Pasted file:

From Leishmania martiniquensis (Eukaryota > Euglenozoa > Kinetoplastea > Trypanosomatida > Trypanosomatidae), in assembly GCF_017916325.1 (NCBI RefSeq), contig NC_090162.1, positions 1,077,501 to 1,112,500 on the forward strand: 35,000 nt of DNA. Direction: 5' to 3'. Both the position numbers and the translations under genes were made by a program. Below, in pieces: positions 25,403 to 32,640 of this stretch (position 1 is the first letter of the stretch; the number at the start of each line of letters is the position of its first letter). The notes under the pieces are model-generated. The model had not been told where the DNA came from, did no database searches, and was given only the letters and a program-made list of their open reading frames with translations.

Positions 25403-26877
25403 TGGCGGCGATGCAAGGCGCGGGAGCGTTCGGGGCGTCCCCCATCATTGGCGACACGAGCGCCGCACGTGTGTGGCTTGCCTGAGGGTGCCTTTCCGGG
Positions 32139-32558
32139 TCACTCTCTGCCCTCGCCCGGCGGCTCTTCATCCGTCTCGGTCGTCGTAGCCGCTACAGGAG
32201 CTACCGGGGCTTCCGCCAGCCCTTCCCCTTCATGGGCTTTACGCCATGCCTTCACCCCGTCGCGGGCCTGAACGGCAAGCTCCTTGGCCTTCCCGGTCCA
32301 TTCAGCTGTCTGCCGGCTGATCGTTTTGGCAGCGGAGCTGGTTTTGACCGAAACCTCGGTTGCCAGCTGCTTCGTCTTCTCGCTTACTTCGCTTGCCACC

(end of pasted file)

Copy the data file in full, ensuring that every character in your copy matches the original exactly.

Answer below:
From Leishmania martiniquensis (Eukaryota > Euglenozoa > Kinetoplastea > Trypanosomatida > Trypanosomatidae), in assembly GCF_017916325.1 (NCBI RefSeq), contig NC_090162.1, positions 1,077,501 to 1,112,500 on the forward strand: 35,000 nt of DNA. Direction: 5' to 3'. Both the position numbers and the translations under genes were made by a program. Below, in pieces: positions 25,403 to 32,640 of this stretch (position 1 is the first letter of the stretch; the number at the start of each line of letters is the position of its first letter). The notes under the pieces are model-generated. The model had not been told where the DNA came from, did no database searches, and was given only the letters and a program-made list of their open reading frames with translations.

Positions 25403-26877
25403 TGGCGGCGATGCAAGGCGCGGGAGCGTTCGGGGCGTCCCCCATCATTGGCGACACGAGCGCCGCACGTGTGTGGCTTGCCTGAGGGTGCCTTTCCGGG
Positions 32139-32558
32139 TCACTCTCTGCCCTCGCCCGGCGGCTCTTCATCCGTCTCGGTCGTCGTAGCCGCTACAGGAG
32201 CTACCGGGGCTTCCGCCAGCCCTTCCCCTTCATGGGCTTTACGCCATGCCTTCACCCCGTCGCGGGCCTGAACGGCAAGCTCCTTGGCCTTCCCGGTCCA
32301 TTCAGCTGTCTGCCGGCTGATCGTTTTGGCAGCGGAGCTGGTTTTGACCGAAACCTCGGTTGCCAGCTGCTTCGTCTTCTCGCTTACTTCGCTTGCCACC